By way of example, when dismissing an employee with less than two years’ service for inadequate performance, where their performance-related issues relate to a disability, you are statutorily obliged to make reasonable adjustments to ensure that they are not unfairly disadvantaged at work. Rather than dismissing the employee, you will first need to consider alternative ways to accommodate their disability.
In circumstances where an employee is dismissed, and the reason for the dismissal is linked to a protected characteristic, the employee may have a claim for unlawful discrimination.
All forms of discrimination protection apply without qualifying periods of service. Unlawful discrimination complaints will also commonly attract higher awards of financial compensation than in unfair dismissal claims.
Wrongfully dismissing an employee with less than two years’ service
When dismissing an employee with less than two years’ service this does not protect you from a claim for wrongful dismissal, or indeed any other claim for an alleged breach of the contract of employment. There is no qualifying service requirement in order to bring a claim for breach of contract.
A claim for wrongful dismissal is essentially where you break the terms of an employee’s contract during the dismissal process. Typically, this is where an employee is dismissed without notice, or with less than the minimum period as required by statute or under the terms of the employment contract. If the employee has been employed continuously for one month or more, but for less than two years, the statutory minimum notice period is one week.
In a wrongful dismissal claim the employee will usually be awarded payment in lieu of notice, unless you are able to justify summary dismissal, for example, for gross misconduct.
Procedural requirements when dismissing an employee with less than two years’ service
There are no procedural requirements or relevant codes of practice to comply with when dismissing an employee with less than two years’ service. That said, it is best to follow an accepted disciplinary procedure when dismissing any employee, not least to help reduce the risk of any unanticipated claim for unfair dismissal or unlawful discrimination.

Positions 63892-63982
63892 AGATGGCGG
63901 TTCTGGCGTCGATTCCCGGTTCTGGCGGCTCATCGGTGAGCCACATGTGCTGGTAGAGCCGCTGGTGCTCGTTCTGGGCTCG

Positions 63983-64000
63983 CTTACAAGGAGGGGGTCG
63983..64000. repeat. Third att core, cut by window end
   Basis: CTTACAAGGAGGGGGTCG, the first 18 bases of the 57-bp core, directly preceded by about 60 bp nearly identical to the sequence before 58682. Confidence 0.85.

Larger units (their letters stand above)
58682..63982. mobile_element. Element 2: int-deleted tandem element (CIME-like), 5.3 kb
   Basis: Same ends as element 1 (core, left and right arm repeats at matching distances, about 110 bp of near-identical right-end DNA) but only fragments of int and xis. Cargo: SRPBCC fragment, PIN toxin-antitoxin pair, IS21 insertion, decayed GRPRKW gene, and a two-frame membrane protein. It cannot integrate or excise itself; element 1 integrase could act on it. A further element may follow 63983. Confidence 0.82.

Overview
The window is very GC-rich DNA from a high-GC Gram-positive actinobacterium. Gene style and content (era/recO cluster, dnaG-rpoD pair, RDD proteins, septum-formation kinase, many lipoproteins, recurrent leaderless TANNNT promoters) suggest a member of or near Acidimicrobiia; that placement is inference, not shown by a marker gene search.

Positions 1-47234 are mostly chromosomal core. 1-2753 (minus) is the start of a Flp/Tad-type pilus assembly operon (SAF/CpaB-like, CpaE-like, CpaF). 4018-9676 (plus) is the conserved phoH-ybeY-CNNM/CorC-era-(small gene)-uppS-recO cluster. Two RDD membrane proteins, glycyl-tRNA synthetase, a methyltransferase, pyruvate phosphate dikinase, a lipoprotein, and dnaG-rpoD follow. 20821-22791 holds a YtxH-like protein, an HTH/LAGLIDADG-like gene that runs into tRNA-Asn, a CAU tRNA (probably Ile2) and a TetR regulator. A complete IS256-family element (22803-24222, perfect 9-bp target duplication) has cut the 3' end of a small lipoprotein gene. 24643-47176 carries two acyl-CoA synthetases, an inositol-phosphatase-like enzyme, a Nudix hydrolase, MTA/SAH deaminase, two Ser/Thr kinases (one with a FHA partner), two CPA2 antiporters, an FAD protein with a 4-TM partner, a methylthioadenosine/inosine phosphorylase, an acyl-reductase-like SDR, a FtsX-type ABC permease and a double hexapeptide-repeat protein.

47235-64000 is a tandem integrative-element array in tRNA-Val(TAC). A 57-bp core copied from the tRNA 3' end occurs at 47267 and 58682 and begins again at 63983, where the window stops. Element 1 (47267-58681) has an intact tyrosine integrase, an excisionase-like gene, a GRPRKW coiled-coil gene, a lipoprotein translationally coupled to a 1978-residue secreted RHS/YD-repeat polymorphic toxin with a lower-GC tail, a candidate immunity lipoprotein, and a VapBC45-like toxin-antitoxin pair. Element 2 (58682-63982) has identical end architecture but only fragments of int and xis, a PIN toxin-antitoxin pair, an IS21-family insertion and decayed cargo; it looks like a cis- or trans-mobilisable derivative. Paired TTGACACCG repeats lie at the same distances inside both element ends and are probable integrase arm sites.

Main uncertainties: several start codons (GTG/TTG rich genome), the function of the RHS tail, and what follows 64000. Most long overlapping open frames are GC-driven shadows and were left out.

Following a fair disciplinary procedure will also place you in a better position to demonstrate the real reason why you chose to dismiss an employee in the event that a claim is lodged against you.
Whilst you have some degree of flexibility when dismissing an employee with less than two years’ service, you should avoid any attempt to ‘fast track’ the dismissal.
Calculating the period of qualifying service when dismissing an employee with less than two years’ service
When dismissing an employee with less than two years’ service you should be cautious when calculating the qualifying period for claiming unfair dismissal. The Employment Rights Act 1996 provides that the statutory right to not be unfairly dismissed does not apply unless the employee has been ‘continuously employed’ for a period of not less than two years ending with the effective date of termination.
Normally, continuous employment must be with the same employer throughout, or with an associated employer. However, with private sector employers, the continuity of employment is not broken on the sale or other transfer of ownership of the employing business even though this results in a change of employer.
Further, when dismissing an employee with less than two years’ service immediately prior to the employee gaining the qualifying period, the employee may be entitled to include their statutory entitlement to one weeks’ notice to make up the requisite two year period.
Should I seek legal advice when dismissing an employee with less than two years’ service?
The law relating to unfair dismissal can be complex and confusing, not least the exceptions to the qualifying service rule and calculations for continuous service. If you are considering taking disciplinary action, or are in the process of dismissing an employee with less than two years’ service, you should seek expert legal advice from an employment law specialist.
A lawyer specialising in unfair dismissal and unlawful discrimination can advise you on the legalities of any dismissal decision. Your lawyer can also review your disciplinary and grievance procedures to ensure that you are in the best position to defend your decision-making when dismissing any employee, irrespective of their length of service.